Welcome to the ABA! Bell Talk Forums Large Bells Help with info on a large bell

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    • #11691
      eryn.welch
      Participant

      Hello, I am the webmaster for Nauticus in Norfolk, VA. I am currently working on an online exhibit featuring the bells in our facility. One bell has us stumped.

      It looks very similar to the bell in this post, viewtopic.php?f=4&t=3091, so the role and history may be the same.

      I have two images of the bell. It is approximately 16″ in diameter and about 14″ high.

      The inscription inside says Greenberg SF-CAL.

      Thank you in advance.
      Eryn
      [attachment=1:2bc121z8]IMG00137-20110127-0846th.jpg[/attachment:2bc121z8]

    • #16236

      Maker: Greenberg of San Francisco, California – operated as Greenberg & Co. in the 1880s (probably too early for this bell) and as M.Greenberg’s Sons in the 1920s. I don’t know their full history, but other information about Greenberg is available on this Forum.

    • #16235
      eryn.welch
      Participant

      Thanks for your answer. The only thing I found on Greenberg on the forum is one other post about a bell. Where would I find the info here on the company that you mentioned? Many thanks!

    • #16233

      The conversational thread about the other Greenberg bell includes extensive information from a 1924 Greenberg catalog. I’ve not seen further information elsewhere.

    • #16234
      eryn.welch
      Participant

      Thanks. That’s the thread I found earlier. I appreciate your response.

    • #16232
      hjlong3
      Participant

      Morris Greenberg was born in Warsaw, Poland in 1823, apprenticed in a foundry in Paris, France where he married his wife Annette and had 2 sons, Leon and Joseph. Seeking his future in San Francisco during the Gold Rush, he emigrated with his family in 1851 and opened the M. Greenberg Eagle Brass Foundry. at 58 Halleck Street. He made bronze and brass fittings for ships, high pressure nozzles for Placer Mining, and cannons. The company also cast ship and church bells. In the 1870s he relocated his plant to 205 Fremont Street and son, Leon joined him as bookkeeper. Joseph joined his father and brother in the business in the eaarly 1880s. In 1871 he perfected a fire hydrant that is in use to this day in cities up and down the West Coast. In 1880, the company was known as Eagle Brass and Bell Foundry and Finishing Works. Morris died in 1884 and the company became M. Greenberg’s Sons and moved to 765 Folsom Street. In 1954, the foundry celebrated its centennial anniversary. Joseph’s sons Maurice and Stuart continued to run the company until its liquidation in 1970.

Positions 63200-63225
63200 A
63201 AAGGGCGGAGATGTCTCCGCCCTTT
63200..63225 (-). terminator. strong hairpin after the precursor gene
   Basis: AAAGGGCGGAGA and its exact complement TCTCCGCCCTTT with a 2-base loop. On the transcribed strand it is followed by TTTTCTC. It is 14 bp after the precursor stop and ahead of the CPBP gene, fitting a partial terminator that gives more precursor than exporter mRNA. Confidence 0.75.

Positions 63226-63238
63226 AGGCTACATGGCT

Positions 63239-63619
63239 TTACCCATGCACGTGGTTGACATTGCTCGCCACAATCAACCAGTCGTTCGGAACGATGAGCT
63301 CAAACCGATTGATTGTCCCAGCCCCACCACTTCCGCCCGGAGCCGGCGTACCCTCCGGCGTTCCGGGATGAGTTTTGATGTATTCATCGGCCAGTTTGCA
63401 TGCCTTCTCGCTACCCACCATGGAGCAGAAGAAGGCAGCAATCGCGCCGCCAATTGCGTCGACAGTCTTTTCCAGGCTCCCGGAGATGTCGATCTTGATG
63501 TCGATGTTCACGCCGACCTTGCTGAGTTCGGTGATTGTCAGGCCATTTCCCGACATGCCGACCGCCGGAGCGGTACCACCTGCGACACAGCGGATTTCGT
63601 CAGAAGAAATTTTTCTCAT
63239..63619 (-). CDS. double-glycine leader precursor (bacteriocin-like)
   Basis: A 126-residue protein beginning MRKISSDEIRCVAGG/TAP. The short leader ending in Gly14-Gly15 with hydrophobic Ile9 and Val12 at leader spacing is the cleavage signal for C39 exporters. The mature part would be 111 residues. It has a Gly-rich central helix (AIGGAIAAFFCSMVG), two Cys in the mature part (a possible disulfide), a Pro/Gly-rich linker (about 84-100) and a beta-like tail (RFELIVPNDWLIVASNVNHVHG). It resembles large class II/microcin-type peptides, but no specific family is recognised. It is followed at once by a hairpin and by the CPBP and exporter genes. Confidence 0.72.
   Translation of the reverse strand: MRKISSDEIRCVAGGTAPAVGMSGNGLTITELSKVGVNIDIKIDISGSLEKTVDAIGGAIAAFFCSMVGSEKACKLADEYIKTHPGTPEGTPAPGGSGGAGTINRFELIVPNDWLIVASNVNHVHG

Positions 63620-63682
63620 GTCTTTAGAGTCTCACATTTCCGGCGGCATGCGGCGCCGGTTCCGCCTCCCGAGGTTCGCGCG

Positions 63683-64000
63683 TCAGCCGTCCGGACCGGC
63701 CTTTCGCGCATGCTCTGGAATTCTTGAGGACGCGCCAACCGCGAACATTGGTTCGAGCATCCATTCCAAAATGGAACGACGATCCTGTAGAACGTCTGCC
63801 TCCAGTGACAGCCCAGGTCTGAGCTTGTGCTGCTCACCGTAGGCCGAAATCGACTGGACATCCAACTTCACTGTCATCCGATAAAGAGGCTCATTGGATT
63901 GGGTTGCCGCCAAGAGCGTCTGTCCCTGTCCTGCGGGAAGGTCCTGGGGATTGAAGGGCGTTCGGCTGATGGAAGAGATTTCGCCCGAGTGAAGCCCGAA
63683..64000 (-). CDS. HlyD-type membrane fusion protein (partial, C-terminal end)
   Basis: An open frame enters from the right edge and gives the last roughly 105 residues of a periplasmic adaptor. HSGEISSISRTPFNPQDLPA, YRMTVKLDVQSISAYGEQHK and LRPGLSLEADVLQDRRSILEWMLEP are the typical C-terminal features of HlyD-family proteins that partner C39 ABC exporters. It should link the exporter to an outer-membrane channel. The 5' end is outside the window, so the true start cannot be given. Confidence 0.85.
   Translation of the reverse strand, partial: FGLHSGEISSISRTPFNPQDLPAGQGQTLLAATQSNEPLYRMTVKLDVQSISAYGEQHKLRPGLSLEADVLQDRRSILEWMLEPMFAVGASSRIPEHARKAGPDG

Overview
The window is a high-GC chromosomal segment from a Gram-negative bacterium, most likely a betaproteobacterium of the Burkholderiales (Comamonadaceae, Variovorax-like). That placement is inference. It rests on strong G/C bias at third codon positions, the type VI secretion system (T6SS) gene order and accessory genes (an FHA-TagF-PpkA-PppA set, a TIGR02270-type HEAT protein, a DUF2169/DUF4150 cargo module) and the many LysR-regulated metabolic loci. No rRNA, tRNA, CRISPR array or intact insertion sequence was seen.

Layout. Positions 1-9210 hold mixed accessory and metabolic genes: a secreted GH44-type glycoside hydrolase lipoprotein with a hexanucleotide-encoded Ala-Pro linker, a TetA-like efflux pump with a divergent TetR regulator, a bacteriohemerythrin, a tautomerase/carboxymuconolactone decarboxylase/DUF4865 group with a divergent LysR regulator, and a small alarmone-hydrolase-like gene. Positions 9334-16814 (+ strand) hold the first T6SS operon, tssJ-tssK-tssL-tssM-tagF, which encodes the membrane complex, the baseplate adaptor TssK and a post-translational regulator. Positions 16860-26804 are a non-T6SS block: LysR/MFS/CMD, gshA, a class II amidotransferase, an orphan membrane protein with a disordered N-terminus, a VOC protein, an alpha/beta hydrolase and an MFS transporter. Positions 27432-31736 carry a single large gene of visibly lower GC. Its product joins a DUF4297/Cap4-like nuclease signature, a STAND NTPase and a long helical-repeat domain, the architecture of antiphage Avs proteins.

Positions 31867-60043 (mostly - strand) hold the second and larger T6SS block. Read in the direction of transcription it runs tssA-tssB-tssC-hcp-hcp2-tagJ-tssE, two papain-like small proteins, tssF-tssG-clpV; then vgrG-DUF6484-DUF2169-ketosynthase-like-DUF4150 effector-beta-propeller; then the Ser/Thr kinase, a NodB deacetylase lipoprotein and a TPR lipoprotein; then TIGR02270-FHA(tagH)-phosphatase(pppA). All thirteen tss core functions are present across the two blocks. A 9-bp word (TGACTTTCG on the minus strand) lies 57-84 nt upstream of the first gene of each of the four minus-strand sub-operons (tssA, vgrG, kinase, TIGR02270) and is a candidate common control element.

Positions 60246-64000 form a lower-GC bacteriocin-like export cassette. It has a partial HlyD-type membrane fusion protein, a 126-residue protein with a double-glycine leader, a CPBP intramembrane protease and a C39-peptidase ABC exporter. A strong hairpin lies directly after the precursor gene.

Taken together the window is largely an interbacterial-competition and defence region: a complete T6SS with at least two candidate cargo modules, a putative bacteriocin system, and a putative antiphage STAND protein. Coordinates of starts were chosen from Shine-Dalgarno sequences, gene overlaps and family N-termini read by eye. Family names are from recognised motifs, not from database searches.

You may wish to “Google” Morris Greenberg for his biography from Western States Jewish History Vol. XLI, No.1, 2008, pp. 125-127. or http://www.sfmuseum.org/hist8/greenberg.html.
      Harry Long, MD

    • #16237
      eryn.welch
      Participant

      Hi Harry. Yes, I found his bio you quoted in this article. I appreciate you taking the time to quote it here. I think we at Nauticus are going to have to assume the bell was used in the same fashion as the bell in the thread I referenced in my original post.

      I looked at the catalog bells referenced earlier and our bell does not have that double lip, for lack of a better word, on the bottom of the bell.

      Many thanks to both of you.

    • #16231
      hjlong3
      Participant

      I agree that this bell was a ship’s bell, but which ship and what purpose we will probably never know.
      Harry Long, MD

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